‘Community Service helping offenders to make a positive contribution to the community’: Report

An inspection of the Community Service schemes operated by the Probation Board for Northern Ireland (PBNI) has recognised the positive contribution they are making to the community.

The findings of the inspection published today (10 March 2010) by Criminal Justice Inspection Northern Ireland (CJI), found the work being undertaken by offenders participating in the schemes was socially useful and of benefit to community.
“Inspectors found that Community Service offered several acknowledged benefits. Reconviction rates were found to be comparatively low in comparison with other disposals and its use avoided putting additional pressure on the prison system,” said Dr Michael Maguire, Chief Inspector of Criminal Justice in Northern Ireland.
“In addition, the beneficiaries of the unpaid work- which could range from local charities and church groups to community development organisations, resource centres and individuals who were unable to undertake or pay for the work themselves - were generally satisfied with the work undertaken,” he said.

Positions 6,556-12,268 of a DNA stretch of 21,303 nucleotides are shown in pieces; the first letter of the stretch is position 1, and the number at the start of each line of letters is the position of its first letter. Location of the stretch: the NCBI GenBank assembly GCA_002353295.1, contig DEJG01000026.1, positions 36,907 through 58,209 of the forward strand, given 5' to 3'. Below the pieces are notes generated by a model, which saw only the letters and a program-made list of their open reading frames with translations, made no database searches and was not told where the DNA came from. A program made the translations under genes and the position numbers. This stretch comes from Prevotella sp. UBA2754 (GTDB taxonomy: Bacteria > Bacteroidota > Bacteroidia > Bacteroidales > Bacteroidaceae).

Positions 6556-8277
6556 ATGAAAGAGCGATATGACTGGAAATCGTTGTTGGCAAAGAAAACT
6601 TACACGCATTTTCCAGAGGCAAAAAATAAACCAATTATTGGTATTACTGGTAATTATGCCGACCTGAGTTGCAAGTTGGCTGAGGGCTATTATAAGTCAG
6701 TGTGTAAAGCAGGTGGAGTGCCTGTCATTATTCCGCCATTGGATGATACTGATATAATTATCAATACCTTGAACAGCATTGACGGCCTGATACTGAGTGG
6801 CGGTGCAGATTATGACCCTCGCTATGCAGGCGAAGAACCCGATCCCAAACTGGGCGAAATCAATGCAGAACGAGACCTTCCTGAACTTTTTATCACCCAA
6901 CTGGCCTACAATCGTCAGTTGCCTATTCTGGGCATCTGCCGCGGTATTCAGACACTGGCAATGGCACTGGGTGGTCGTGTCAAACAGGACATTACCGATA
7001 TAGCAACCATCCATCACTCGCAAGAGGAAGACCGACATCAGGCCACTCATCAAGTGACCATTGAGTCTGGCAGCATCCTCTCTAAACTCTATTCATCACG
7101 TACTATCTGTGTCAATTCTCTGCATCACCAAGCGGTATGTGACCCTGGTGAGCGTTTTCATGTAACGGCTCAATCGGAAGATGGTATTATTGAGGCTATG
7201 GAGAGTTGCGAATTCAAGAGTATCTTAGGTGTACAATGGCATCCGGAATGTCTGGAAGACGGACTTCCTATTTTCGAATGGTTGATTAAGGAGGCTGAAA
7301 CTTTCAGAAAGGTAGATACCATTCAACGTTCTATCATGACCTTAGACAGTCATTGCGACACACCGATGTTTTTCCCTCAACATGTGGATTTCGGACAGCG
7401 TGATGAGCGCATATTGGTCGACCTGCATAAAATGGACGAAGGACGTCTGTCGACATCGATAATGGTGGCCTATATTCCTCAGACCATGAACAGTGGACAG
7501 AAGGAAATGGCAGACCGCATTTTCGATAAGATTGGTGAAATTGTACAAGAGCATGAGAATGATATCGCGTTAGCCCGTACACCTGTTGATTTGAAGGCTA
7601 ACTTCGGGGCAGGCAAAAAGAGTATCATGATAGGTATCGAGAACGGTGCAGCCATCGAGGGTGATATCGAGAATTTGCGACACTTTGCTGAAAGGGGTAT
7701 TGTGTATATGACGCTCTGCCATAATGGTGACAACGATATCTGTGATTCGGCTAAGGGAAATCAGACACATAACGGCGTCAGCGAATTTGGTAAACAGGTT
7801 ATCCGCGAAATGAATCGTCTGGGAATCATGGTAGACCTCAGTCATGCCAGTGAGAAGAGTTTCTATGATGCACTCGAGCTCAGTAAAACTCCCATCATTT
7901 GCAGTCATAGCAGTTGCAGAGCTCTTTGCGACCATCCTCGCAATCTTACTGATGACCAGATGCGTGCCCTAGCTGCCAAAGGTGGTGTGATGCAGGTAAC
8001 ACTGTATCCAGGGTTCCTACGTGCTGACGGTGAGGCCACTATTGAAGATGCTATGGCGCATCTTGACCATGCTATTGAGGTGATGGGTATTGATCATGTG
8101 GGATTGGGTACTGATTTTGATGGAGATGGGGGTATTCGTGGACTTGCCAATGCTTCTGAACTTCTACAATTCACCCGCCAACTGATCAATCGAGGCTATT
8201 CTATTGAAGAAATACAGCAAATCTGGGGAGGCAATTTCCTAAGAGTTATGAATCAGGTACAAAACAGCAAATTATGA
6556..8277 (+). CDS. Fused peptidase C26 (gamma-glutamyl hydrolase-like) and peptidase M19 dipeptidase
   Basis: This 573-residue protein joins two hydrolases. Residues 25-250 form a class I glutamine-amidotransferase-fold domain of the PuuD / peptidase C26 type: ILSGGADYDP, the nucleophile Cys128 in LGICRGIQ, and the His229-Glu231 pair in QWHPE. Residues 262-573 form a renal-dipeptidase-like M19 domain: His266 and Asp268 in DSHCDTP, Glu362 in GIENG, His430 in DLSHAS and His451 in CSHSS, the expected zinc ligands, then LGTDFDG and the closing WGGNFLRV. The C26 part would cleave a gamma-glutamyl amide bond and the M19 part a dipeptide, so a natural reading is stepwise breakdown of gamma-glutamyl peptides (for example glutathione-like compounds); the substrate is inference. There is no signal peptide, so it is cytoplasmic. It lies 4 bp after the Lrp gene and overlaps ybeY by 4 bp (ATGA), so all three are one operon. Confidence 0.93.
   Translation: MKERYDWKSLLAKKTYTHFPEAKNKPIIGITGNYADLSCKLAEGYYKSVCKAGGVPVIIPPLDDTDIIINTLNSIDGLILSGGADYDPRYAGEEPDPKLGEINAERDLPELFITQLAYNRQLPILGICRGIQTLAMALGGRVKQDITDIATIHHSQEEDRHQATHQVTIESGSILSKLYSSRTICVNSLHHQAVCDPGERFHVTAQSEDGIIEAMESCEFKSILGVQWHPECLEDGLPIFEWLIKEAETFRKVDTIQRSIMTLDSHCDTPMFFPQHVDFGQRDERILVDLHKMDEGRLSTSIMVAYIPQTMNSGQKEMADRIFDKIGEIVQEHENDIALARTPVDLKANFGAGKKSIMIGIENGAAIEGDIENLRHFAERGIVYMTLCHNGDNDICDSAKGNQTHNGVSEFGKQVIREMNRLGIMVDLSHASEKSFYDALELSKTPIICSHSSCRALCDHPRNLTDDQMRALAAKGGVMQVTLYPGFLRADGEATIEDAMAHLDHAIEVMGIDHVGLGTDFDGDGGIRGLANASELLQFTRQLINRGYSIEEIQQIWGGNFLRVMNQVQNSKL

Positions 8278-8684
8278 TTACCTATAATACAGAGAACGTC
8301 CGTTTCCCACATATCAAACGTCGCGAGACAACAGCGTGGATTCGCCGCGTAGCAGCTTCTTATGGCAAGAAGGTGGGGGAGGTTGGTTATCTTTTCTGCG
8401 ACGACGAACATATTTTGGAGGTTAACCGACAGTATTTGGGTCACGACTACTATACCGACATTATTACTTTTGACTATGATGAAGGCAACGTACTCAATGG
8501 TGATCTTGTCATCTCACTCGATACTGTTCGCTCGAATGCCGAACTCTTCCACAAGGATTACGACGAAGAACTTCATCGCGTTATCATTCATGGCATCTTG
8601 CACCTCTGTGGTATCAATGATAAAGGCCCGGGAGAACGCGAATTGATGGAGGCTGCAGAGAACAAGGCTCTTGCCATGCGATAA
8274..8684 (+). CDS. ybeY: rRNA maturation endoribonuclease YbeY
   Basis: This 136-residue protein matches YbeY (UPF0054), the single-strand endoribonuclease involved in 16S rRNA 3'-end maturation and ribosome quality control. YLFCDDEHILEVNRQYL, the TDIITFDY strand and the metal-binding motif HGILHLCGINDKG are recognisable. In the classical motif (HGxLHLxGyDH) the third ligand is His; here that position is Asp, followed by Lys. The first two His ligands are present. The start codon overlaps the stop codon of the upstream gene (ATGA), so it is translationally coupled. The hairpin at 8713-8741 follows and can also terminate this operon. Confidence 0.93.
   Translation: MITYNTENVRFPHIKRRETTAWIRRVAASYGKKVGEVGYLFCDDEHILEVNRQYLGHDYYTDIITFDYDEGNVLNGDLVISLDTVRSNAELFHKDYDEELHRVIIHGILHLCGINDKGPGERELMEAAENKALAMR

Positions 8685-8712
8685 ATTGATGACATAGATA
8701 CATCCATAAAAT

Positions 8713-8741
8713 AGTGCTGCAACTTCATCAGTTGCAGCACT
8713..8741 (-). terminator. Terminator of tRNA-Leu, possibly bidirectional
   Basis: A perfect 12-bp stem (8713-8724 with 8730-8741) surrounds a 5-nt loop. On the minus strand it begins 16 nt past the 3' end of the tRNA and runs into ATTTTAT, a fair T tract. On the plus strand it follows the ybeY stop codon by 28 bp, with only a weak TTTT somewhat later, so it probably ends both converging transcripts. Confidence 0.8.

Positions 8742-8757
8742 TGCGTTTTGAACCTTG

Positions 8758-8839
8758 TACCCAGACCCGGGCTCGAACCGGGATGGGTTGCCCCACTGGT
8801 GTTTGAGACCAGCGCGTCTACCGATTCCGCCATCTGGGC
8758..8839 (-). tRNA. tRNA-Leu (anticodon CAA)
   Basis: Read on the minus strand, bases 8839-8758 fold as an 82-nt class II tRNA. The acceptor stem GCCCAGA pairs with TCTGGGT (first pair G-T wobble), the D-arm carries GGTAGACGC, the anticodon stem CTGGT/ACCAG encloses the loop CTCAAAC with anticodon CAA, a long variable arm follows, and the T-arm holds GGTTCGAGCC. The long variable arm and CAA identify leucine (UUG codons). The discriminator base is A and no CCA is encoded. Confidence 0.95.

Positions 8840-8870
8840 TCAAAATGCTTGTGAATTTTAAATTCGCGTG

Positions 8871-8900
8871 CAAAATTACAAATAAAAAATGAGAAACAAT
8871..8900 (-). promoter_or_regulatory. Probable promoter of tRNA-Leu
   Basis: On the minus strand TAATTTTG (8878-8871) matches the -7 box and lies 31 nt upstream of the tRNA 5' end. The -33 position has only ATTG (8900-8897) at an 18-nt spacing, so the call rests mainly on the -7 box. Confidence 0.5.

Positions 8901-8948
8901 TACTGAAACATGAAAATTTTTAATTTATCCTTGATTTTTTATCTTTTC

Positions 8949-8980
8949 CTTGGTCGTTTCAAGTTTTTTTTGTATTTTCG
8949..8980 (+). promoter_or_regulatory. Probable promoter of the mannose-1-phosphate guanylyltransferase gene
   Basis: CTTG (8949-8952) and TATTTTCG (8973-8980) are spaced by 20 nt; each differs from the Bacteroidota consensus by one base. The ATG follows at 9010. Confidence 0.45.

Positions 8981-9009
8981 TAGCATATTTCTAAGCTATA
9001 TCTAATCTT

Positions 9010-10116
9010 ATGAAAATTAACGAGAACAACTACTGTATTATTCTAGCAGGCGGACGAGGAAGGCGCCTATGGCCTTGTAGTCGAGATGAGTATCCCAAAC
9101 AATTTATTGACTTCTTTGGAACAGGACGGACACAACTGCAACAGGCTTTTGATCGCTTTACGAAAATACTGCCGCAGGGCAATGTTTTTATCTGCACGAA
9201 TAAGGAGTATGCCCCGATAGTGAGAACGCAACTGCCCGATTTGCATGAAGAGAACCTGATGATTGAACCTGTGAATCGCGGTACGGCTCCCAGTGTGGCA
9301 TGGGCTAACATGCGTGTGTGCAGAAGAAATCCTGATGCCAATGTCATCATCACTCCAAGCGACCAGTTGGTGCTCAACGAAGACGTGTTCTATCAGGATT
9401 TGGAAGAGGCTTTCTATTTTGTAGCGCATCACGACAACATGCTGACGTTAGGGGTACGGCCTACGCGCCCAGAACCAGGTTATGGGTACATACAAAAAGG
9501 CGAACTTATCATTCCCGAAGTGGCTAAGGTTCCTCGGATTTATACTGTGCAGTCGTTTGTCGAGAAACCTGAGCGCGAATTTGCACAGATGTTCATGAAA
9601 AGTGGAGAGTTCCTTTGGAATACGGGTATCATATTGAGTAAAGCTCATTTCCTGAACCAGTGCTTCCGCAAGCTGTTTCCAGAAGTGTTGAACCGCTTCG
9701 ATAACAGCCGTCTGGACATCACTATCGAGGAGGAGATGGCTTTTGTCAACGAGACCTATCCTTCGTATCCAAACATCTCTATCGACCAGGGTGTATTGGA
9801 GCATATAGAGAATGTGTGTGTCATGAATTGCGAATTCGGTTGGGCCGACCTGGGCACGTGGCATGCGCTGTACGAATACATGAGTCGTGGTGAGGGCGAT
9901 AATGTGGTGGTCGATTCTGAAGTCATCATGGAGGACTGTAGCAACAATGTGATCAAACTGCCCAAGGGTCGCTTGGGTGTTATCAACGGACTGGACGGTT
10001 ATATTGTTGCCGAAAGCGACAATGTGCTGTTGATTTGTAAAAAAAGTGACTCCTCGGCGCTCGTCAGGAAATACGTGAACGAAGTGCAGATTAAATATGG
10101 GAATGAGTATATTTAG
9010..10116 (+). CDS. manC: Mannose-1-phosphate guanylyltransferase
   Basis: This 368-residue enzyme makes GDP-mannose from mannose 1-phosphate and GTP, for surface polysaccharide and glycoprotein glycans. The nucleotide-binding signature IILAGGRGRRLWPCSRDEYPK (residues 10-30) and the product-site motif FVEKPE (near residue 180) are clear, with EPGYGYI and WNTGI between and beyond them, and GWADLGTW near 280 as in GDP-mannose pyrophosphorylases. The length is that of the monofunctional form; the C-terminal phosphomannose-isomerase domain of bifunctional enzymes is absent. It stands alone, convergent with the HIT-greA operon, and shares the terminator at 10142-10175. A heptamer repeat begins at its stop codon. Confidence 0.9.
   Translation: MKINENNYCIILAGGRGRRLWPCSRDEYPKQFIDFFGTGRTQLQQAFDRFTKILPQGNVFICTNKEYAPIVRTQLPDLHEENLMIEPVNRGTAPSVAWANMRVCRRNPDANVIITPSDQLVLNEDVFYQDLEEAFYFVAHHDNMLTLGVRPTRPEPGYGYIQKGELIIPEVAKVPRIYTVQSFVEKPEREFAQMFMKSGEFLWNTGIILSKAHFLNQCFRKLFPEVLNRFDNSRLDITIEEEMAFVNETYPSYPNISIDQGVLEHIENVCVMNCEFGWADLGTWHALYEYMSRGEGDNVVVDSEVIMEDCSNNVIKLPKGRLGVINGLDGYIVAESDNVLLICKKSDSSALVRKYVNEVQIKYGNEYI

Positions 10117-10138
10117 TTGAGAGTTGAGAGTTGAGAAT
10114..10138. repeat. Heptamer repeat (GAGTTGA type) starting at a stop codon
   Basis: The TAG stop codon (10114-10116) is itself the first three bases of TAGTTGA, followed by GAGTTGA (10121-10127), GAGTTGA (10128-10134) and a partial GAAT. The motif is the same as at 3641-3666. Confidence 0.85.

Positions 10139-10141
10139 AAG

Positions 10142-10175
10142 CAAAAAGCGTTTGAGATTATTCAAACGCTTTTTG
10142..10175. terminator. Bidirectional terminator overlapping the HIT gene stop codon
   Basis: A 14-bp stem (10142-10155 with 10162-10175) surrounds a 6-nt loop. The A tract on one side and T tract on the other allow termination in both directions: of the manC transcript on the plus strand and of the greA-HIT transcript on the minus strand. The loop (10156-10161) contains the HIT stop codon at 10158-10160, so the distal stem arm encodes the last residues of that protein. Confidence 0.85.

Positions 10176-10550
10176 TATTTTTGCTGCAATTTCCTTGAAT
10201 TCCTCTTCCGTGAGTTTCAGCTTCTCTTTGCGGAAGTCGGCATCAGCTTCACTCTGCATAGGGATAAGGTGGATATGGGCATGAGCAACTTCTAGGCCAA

Dr Maguire said that Inspectors had found there were no evident concerns about public safety or undue risks associated with the community services schemes. In addition, practice was shown to be consistent between both urban and rural areas.
“This inspection found the PBNI’s Community Services schemes were well managed against the Northern Ireland Standards and Service Requirements which are used to assess practice standards,” added the Chief Inspector.
In an effort to further strengthen PBNI’s management of Community Service schemes, Dr Maguire revealed CJI Inspectors had made 15 recommendations aimed at improving the effectiveness of the schemes.
“We have urged the PBNI to develop an action plan to improve the number of offenders commencing work within its 10-day target of when a community service Order is made. 
“This action plan should also seek to improve the average number of hours worked by offenders and the number of individuals fully complying with their Order,” he said.
The Chief Inspector concluded by noting that the PBNI were already aware of these recommendations and the others made by the Inspectorate in its report and was working to address the issues raised.